Montana – -(AmmoLand.com)- The Montana Board of Regents (BoR) voted this morning to pursue litigation in an attempt to disallow the campus carry feature of Montana Shooting Sports Associations HB 102. The surprise for me was that it was a unanimous vote.
The BoR believes and will argue in court, that having been created by Article X, Section 9(2)(a) of the Montana Constitution, it somehow becomes some sort of super agency that is above any further authority in the Constitution.
Unlike the executive branch, the Legislature, local governments, and every other entity created by the Constitution, the BoR believes that it is exempt from the limitations imposed by the Declaration of Rights in Article II of the Constitution.
HB 102 specifically declares at Section 5 that the BoR is not exempt from the reservations of power that we the people have reserved to ourselves in the Declaration of Rights. The rights reservations to which the BoR is subject are specified in Section 5 of HB 102 to include freedom of speech, assembly, religion, press, privacy, search and seizure, the right to bear arms, and more.
Thus, the BoR believes itself to be above all of this. Under this lame legal theory, if the BoR wishes to hold criminal trials without juries and execute people for speech it doesn’t like, or because someone practices an unapproved religion, it would be free to do so.
This is all very strange, but it is about power for a governmental institution that has long had the bit in its teeth and will not willingly relinquish that power.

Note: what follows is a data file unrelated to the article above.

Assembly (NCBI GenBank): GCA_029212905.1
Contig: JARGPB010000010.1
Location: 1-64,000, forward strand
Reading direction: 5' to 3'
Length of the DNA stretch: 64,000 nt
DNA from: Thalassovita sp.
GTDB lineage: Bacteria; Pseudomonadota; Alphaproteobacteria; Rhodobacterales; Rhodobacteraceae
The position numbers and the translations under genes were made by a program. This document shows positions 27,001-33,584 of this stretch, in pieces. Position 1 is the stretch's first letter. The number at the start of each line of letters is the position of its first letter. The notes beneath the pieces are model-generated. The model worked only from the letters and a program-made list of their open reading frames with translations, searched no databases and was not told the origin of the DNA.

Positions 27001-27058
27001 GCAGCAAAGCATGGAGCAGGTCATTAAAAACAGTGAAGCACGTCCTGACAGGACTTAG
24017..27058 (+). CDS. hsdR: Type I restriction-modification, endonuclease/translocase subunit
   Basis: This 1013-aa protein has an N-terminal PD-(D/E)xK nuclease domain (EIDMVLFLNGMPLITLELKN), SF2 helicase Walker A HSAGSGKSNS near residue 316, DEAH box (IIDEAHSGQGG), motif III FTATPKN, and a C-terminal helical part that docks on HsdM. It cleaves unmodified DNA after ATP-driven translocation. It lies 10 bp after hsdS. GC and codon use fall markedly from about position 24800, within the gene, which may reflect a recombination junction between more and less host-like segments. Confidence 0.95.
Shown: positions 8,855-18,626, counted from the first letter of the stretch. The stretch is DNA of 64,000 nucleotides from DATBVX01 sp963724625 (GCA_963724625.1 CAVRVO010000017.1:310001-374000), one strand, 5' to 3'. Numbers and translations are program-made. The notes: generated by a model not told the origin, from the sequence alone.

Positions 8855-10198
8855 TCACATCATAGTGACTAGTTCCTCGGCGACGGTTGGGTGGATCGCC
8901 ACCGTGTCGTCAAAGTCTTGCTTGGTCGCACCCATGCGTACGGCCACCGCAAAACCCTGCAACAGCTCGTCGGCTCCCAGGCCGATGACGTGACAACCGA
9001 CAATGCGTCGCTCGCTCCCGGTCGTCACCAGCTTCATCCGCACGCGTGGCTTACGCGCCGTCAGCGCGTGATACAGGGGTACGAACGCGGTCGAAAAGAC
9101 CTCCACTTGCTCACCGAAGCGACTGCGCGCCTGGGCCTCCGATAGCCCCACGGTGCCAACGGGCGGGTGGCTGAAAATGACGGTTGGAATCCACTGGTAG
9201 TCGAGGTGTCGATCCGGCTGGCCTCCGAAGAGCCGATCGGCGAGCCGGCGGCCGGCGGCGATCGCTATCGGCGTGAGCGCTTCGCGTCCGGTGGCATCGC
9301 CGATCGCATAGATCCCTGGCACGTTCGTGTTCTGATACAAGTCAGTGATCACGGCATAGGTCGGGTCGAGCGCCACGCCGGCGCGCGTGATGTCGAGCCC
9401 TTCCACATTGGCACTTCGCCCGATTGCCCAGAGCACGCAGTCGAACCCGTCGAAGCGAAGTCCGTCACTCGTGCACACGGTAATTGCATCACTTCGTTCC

Meanwhile, the wild card in this is the Montana judiciary, including the Montana Supreme Court, which has long demonstrated that it is capable of amazing legal contortions to uphold state power. It is possible that the judiciary will declare that the color of new snow is black, or pull some similar legal trick to uphold the BoR power and nix campus carry under HB 102. We’ll see.
Expect the BoR lawsuit to request a temporary injunction against HB 102, holding it in abeyance while the lawyers duke it out in court, a process that could take months or years. Expect the courts (out of “an abundance of caution” don’t you know) to grant that injunction.
Meanwhile, Montana Shooting Sports Association is gearing up its legal team.
We’ve got that covered. Our very pro-gun Attorney General, Austin Knudsen, will mount the primary defense of HB 102 on behalf of the State of Montana. However, we are looking for some sympathetic attorneys willing to cover ancillary issues in amicus briefs. If you know any attorneys who want in on this circus (albeit important circus), please have them contact me.
Gary Marbut, President
Montana Shooting Sports Association
Author, Gun Laws of Montana